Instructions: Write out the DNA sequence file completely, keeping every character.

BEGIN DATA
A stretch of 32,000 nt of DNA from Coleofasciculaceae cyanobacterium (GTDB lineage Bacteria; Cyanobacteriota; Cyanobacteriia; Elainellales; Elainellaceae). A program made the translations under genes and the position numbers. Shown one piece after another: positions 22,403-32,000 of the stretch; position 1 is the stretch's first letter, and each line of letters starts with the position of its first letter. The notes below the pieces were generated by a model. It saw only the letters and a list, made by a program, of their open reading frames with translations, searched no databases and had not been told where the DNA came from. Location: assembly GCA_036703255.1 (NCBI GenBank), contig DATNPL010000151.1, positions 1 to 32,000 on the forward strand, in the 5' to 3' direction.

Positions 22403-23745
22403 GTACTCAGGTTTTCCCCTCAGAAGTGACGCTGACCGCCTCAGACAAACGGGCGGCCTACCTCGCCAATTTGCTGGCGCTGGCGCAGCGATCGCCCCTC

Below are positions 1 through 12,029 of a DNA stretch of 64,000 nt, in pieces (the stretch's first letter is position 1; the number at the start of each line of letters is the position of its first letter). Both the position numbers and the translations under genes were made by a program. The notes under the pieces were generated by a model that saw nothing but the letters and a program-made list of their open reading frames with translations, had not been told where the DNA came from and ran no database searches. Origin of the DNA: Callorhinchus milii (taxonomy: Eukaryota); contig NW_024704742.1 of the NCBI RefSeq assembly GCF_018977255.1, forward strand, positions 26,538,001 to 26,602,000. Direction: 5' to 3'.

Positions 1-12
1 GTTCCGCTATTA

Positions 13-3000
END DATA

A stretch of 32,000 nt of DNA from Coleofasciculaceae cyanobacterium (GTDB lineage Bacteria; Cyanobacteriota; Cyanobacteriia; Elainellales; Elainellaceae). A program made the translations under genes and the position numbers. Shown one piece after another: positions 22,403-32,000 of the stretch; position 1 is the stretch's first letter, and each line of letters starts with the position of its first letter. The notes below the pieces were generated by a model. It saw only the letters and a list, made by a program, of their open reading frames with translations, searched no databases and had not been told where the DNA came from. Location: assembly GCA_036703255.1 (NCBI GenBank), contig DATNPL010000151.1, positions 1 to 32,000 on the forward strand, in the 5' to 3' direction.

Positions 22403-23745
22403 GTACTCAGGTTTTCCCCTCAGAAGTGACGCTGACCGCCTCAGACAAACGGGCGGCCTACCTCGCCAATTTGCTGGCGCTGGCGCAGCGATCGCCCCTC

Below are positions 1 through 12,029 of a DNA stretch of 64,000 nt, in pieces (the stretch's first letter is position 1; the number at the start of each line of letters is the position of its first letter). Both the position numbers and the translations under genes were made by a program. The notes under the pieces were generated by a model that saw nothing but the letters and a program-made list of their open reading frames with translations, had not been told where the DNA came from and ran no database searches. Origin of the DNA: Callorhinchus milii (taxonomy: Eukaryota); contig NW_024704742.1 of the NCBI RefSeq assembly GCF_018977255.1, forward strand, positions 26,538,001 to 26,602,000. Direction: 5' to 3'.

Positions 1-12
1 GTTCCGCTATTA

Positions 13-3000